Read: April 28, 2007
One of my favorite authors as a kid was Sir Arthur Conan Doyle, though I have to admit, I only read his Sherlock Holmes work (which might have come as a bit of a disappointment to Doyle, as he wanted to be known for something besides Holmes). So, when I first learned of Michael Chabon’s novel featuring Sherlock Holmes, The Final Solution, I was definitely intrigued.
The story is short: it took me only maybe 2 to 3 hours to read it. While it is well written, it uses grammatical constructions that were, at least for me, sometimes hard to get around. But, in the end, it was a very pleasant story that I greatly enjoyed. The mystery, while not overly complex, is enough to keep the book moving.
The real story, though, is not about the mystery that the old man finds himself drawn into. Rather, it is about the old man himself in his later years, when his body has failed him and his mind is beginning to as well. This is his last case and, while not as taxing as many he found himself dealing with as a younger man, considering his physical condition, it is about all he can handle. As such, it isn’t a traditional Sherlock Holmes story in that sense. It isn’t a Sherlock Holmes mystery, but rather a story about Sherlock Holmes the man. And, as such, I rather enjoyed it. But, as a Sherlock Holmes mystery, it wasn’t quite what I had hoped.
The mystery involves a murder and a missing parrot. It is the old man’s task to find the parrot and, in doing so, the murderer. The biggest disappointment for me is that the solution of the mystery doesn’t really involve any great insight into the case by the old man, the kind of piercing insight that is the hallmark of Sherlock Holmes. It is rather the help of a little boy that leads to the solution. The one time when the old man offers some great insight into the case (dealing with the motivations of one of the suspects), it comes entirely out of the blue. There is no reason for him to know what he does. He attributes it to his bees. But, unless he has a network of “spies” in the town, which is unlikely given his living arrangement, I don’t see how he would have that insight, unless it was a blind guess. And the Holmes I remember didn’t do blind guesswork.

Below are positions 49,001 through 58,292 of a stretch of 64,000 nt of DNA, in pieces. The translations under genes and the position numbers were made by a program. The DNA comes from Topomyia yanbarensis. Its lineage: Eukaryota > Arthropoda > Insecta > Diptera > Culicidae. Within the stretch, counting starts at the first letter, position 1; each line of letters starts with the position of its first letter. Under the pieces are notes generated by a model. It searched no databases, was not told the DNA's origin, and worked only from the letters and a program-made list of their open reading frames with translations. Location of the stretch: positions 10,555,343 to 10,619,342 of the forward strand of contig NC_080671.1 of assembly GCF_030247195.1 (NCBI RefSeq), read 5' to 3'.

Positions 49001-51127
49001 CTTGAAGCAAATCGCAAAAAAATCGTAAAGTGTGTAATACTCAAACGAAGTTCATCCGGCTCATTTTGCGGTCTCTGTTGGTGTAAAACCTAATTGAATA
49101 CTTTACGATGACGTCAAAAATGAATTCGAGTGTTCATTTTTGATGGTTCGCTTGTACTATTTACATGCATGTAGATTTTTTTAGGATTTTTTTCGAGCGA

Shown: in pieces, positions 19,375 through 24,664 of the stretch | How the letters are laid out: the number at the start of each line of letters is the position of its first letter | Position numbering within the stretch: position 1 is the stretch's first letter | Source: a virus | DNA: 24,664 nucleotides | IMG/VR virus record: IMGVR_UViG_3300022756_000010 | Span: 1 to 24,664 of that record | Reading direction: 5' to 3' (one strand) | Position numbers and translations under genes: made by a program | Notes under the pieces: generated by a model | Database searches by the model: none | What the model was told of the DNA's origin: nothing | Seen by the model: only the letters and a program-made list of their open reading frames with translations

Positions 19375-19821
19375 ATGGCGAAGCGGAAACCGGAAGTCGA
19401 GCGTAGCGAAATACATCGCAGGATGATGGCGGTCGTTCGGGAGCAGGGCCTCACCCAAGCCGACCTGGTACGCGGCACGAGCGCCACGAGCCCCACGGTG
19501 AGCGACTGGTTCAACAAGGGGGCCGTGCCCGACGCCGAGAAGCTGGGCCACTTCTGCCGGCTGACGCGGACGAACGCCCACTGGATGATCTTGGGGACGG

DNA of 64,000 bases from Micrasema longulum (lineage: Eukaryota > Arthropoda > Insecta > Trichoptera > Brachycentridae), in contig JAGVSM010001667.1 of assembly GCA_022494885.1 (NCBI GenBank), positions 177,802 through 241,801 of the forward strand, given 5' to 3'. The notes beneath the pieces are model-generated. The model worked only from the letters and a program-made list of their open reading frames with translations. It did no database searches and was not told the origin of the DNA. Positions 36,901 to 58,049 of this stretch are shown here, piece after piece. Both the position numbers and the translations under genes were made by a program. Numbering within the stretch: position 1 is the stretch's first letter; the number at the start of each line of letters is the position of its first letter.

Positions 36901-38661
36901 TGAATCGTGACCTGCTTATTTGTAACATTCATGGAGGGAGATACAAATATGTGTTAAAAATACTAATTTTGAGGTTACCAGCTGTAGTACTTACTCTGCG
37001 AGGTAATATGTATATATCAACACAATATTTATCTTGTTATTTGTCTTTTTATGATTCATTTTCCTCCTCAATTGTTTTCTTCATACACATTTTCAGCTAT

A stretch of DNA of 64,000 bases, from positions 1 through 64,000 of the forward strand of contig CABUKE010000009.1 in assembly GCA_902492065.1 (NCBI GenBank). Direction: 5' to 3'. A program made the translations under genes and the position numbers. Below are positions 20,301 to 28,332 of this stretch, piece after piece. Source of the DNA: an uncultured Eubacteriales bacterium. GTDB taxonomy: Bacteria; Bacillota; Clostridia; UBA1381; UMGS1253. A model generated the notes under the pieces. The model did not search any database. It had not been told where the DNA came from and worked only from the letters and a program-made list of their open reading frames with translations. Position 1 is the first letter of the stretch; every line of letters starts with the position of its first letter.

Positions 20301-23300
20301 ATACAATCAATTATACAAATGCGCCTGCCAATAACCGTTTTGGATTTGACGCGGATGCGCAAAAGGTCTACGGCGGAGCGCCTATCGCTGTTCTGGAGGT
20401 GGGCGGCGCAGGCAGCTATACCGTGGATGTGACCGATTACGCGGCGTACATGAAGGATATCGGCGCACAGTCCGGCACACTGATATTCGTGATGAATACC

So, as a Holmes mystery, I was disappointed in the story. But, as a story about Holmes in his final years, it was very enjoyable. Seeing the old man’s reactions to his difficulty to move around was very interesting. And his fear, not of death, but of an ignoble death — of dying with his face in his porridge — seemed to me to be in character.
One thing that struck me as odd and out of place. One chapter is from the point of view of the parrot. I found this particularly odd in a Holmes story, as nothing of the sort ever occurs in Doyle’s tales. I’m also always perplexed by these sorts of approaches since it seems we have no idea how a parrot looks at the world. How can anyone know how to write anything from a parrot’s point of view.
Finally, we never learn the true value of the parrot. There is obviously great interest in him, but we never learn why. A number of reasons are put forth, but no definitive one is stated. I’m sure this is intentional, but I would have liked to know something about what the meaning of the bird’s ramblings really was.
Overall, I really enjoyed this novel, just not so much as a Holmes story. For someone expecting a mystery in the Doyle style, this isn’t that story. But, as a story about the man himself, it is very good and I highly recommend it.